To the UCLA community and its friends around the world:
It is with regret that I inform you that Professor (Emerita) Nina Byers has died following the stroke she suffered recently.
Nina was a member of our faculty over a significant period of growth and change in the department, arriving in 1961 and spending almost her entire career thereafter at UCLA. She was a pioneer in many ways, making an impact in theoretical physics through seminal work in a variety of areas, from particle physics to superconductivity.
Her pioneering role as a woman in physics in a time when this was a lonely classification was also a defining aspect of her career. She led an initiative to document the historic generation of women to which she belonged, developing the website Contributions of 20th Century Women to Physics that brings to life the contributions to science by over 80 female physicists of the 20th century. This work was deepened in the publication of “Out of the shadows: contributions of twentieth-century women to physics” co-edited with Gary Williams.
Nina was born in Los Angeles, California and studied physics at U.C. Berkeley, receiving a B.A. with highest honors in 1950. After Berkeley she became a graduate student at the University of Chicago where she was Murray Gell-Mann's first and last Chicago student before he moved on to Caltech. When Gell-Mann left Chicago, Nina became Gregor Wenzel's student and eventually wrote a thesis on pi-mesic atoms, obtaining her Ph.D. in 1956. Her thesis work is the basis of her first publication "Interactions of Low-Energy Negative Pions with Nuclei," which appeared in the Physical Review in 1957.
After Chicago, Nina had a postdoctoral period at the University of Birmingham, England in R.E. Peierls' group in the Department of Theoretical Physics. In 1958 she accepted a research associate position at Stanford University, which led to an assistant professorship with a focus on superconductivity.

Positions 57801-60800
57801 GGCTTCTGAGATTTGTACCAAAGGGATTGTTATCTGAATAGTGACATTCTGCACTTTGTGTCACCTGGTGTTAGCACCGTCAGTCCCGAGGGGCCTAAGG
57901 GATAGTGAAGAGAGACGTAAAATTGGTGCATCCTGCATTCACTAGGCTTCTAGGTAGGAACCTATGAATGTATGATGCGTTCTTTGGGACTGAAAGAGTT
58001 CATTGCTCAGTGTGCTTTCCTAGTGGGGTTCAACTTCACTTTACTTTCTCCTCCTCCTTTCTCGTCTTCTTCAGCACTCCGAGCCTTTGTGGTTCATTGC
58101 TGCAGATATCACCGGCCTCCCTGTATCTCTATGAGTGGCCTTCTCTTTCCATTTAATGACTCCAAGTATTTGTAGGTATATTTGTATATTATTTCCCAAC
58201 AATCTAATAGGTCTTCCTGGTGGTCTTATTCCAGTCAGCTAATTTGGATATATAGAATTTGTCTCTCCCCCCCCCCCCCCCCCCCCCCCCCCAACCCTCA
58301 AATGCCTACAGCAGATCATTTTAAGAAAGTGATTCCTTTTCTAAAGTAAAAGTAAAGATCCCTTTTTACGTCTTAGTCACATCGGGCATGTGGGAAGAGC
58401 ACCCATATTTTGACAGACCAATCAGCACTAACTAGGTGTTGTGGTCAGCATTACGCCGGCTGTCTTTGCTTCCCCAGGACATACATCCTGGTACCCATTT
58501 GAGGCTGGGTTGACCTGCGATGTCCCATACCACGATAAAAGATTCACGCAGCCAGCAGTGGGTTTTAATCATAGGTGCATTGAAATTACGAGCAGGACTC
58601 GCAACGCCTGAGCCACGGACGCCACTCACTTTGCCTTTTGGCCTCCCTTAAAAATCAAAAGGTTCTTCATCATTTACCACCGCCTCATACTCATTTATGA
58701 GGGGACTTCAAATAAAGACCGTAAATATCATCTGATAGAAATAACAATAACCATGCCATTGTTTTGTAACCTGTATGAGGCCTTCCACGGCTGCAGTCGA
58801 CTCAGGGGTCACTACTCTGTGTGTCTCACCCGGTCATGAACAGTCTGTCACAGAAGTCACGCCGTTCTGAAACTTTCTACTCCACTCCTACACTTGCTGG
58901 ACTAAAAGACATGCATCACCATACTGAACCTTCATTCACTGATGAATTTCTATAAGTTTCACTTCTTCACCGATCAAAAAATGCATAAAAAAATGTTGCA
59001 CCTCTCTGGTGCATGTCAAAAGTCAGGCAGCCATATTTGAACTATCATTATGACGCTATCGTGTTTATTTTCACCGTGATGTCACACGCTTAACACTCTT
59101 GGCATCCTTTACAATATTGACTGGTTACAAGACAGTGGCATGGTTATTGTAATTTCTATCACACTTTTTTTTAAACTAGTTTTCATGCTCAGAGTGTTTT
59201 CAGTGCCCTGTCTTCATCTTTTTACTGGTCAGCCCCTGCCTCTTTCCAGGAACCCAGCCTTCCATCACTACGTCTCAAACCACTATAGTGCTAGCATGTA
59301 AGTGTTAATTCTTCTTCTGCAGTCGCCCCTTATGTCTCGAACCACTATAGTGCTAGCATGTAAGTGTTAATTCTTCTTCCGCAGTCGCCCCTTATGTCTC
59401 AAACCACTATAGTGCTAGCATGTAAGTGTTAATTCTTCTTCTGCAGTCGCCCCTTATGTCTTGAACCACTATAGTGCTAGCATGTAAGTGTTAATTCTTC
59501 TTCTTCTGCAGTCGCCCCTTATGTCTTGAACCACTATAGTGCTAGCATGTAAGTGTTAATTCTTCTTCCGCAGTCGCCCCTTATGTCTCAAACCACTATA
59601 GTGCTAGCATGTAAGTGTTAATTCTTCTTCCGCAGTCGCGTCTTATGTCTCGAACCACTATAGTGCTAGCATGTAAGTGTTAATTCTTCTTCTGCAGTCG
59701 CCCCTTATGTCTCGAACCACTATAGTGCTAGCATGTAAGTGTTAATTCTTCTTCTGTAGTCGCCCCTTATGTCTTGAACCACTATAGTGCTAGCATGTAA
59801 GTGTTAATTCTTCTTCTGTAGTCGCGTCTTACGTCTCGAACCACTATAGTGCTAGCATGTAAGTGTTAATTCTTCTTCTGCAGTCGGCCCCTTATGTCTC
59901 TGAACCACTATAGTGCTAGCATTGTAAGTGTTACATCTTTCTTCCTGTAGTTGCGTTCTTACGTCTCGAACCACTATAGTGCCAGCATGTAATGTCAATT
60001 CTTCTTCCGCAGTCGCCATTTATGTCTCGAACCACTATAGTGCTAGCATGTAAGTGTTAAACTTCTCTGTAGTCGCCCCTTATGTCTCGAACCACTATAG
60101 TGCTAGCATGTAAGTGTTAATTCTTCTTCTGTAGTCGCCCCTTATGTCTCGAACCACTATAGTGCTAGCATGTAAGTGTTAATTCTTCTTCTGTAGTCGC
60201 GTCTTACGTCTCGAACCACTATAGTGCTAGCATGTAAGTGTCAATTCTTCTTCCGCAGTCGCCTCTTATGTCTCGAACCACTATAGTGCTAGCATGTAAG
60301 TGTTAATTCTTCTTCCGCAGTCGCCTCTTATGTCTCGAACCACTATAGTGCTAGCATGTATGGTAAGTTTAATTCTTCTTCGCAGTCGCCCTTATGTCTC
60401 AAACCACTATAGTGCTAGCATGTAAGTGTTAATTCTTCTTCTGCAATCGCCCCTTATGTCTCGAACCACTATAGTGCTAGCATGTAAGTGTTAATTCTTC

Nina joined UCLA in 1961 where she turned her attention to particle physics, collaborating on studies in CP-violation and pion-nucleon charge-exchange scattering. In the late sixties and early seventies, Nina was offered a position at Oxford University and split her time between Los Angeles and Oxford. At Oxford, she was the Jane Watson Visiting Fellow in Somerville College and, for a period, a Science Research Council Senior Scientist.
She returned to UCLA in Fall 1973, where her focus in physics had moved to the new gauge theories of the electroweak interactions. Nina's interest in quarkonium and bound state systems was rekindled in the early 1980's, spurred at least in part by her desire to find suitable thesis topics for her students.
This was a very active time in Byers' life, for not only was she doing forefront research with her students, but she was also heavily committed to the affairs of the American Physical Society (APS). Of particular note during this period was the role she played in the Panel of Public Affairs and in the Forum of Physics and Society of the APS, an organization which she chaired in 1982. Her leadership in the AAAS was also notable and she was named a fellow of both societies. Nina served as President of the APS Forum on History of Physics, a position earned through her dedication to promoting the understanding of two weighty subjects: the role of women in physics, and the examination of physicists’ role in the development and deployment of nuclear weapons.
Nina Byers officially retired from UCLA in 1993, but as a Professor Emerita she remained extremely engaged. Partly spurred by her interest in the role of women in academia, soon after retirement, Nina seriously began contemplating establishing a website that would detail the contributions of women to 20th Century physics. After considerable difficulties at first, and with the help of a significant grant from the Sloan Foundation, Nina was finally able to establish this scholarly archive
It has been my pleasure to discuss with Nina over the last few years her legacy to the department, in the establishment of the Nina Byers Lectureship, an endowed chair established to invite leading physicists to come to UCLA for several weeks to give a series of talks and interact with our faculty and students. This program is aimed to be a prestigious honor for the Lecturers as well as a mechanism for bringing the excitement of frontier results from external scientists to UCLA, thus raising the level of discourse in the Department.
-- James Rosenzweig, Chair